Every autistic person has strengths and weaknesses and a simple functioning label is not helpful in ensuring you get the support you need. In fact, it has been proven to be detrimental.

Autism Speaks

Autism Speaks is one of the largest autism organisations in the world. Founded in 2005 it is not well-liked within the autism community. We do not and cannot support Autism Speaks.

Its history shows that it previously did not help autistic people and actually looked to end or “cure” autism. Originally they had no autistic board members, however, after being heavily criticised for this they did add an autistic member. Unfortunately, he later resigned because the organisation had no respect for autistic individuals and he could no longer align himself with their beliefs.

Questionable Marketing

The organisation has also used very questionable marketing and language in the past. In 2016 it refocused its mission and removed the word cure. Whilst this is a step in the right direction there are still plenty of issues with the organisation. This is a great pity because with their reach they could be helping so many people. Here’s hoping they take on board the criticism and feedback from the autistic community and push themselves forward in the right direction.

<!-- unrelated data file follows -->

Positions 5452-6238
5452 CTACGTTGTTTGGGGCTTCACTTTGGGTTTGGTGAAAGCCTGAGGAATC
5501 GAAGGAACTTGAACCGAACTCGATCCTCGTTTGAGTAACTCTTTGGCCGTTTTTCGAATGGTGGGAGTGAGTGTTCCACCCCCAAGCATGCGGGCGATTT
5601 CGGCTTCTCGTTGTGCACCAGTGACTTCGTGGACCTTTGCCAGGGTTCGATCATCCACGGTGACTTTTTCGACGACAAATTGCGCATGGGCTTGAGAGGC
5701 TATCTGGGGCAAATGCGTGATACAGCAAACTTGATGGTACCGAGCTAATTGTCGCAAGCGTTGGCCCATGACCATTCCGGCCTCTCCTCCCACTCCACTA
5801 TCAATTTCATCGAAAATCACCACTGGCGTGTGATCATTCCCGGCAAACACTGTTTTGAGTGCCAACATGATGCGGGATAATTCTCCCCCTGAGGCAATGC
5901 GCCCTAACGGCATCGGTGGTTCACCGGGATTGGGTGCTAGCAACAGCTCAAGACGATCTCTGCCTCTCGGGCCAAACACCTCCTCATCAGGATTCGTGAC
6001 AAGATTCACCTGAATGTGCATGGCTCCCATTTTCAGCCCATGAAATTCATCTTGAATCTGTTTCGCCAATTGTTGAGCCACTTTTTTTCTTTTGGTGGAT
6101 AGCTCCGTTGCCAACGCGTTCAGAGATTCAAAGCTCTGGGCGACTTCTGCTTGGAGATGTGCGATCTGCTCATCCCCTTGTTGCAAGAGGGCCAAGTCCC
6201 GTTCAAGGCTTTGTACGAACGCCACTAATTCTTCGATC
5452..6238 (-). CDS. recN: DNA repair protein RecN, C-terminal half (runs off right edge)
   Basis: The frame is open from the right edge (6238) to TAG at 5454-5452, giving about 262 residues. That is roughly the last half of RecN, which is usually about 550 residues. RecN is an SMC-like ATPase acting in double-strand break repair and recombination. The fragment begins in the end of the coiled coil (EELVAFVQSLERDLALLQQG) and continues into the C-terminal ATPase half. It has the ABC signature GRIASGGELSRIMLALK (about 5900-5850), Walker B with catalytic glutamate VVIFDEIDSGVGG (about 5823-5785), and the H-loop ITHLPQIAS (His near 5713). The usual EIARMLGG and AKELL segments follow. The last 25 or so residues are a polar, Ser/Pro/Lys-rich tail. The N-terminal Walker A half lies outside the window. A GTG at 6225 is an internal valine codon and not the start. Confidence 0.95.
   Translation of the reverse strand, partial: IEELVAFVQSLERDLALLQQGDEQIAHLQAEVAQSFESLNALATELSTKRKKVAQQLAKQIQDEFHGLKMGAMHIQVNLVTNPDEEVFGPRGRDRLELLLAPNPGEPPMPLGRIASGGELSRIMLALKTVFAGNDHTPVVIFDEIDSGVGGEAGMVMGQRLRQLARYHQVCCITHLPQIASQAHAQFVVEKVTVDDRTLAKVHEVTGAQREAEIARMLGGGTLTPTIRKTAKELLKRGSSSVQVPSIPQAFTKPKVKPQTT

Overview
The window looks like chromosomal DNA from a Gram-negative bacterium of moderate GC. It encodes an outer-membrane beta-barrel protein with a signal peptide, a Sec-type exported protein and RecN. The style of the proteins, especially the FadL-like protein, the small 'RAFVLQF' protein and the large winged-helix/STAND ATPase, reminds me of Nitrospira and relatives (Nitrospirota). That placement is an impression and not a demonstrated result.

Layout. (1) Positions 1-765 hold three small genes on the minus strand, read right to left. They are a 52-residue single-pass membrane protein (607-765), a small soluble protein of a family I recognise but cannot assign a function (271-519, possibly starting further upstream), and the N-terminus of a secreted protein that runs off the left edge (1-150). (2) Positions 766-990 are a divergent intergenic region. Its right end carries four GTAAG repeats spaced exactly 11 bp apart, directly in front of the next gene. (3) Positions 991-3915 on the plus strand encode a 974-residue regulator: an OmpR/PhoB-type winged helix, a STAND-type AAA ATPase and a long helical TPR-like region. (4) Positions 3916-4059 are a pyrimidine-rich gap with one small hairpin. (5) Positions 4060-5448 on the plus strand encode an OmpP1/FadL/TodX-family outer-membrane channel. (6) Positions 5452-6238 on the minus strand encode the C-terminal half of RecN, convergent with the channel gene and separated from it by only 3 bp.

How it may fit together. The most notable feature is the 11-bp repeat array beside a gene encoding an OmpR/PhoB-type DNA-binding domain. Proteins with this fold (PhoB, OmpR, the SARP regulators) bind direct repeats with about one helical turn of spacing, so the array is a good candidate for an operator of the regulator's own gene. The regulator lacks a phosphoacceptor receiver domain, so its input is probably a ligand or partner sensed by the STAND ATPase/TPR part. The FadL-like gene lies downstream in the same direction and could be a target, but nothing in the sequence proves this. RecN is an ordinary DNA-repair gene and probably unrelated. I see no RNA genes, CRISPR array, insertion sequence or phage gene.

The Puzzle Piece

The Puzzle Piece is the most commonly used and recognised symbol for autism. But do you know the history behind it? And do you know why the majority of the autistic community do not identify with the puzzle piece?

First used by the National Autistic Society in 1963 here in the UK the puzzle piece was actually part of their first logo. It was created by a board member who believed that autism was a puzzling condition. Next to the puzzle piece was a little weeping boy. Displaying that autism as a puzzling condition and a misfortune predominately occurring in male children. We all know that this is an out of date notion.

Autism Speaks

From this many puzzle piece logos were made including the puzzle piece ribbon. But the most well-known puzzle piece being the blue puzzle piece adapted by Autism Speaks in 2005. Please see the above section for more information about Autism Speaks.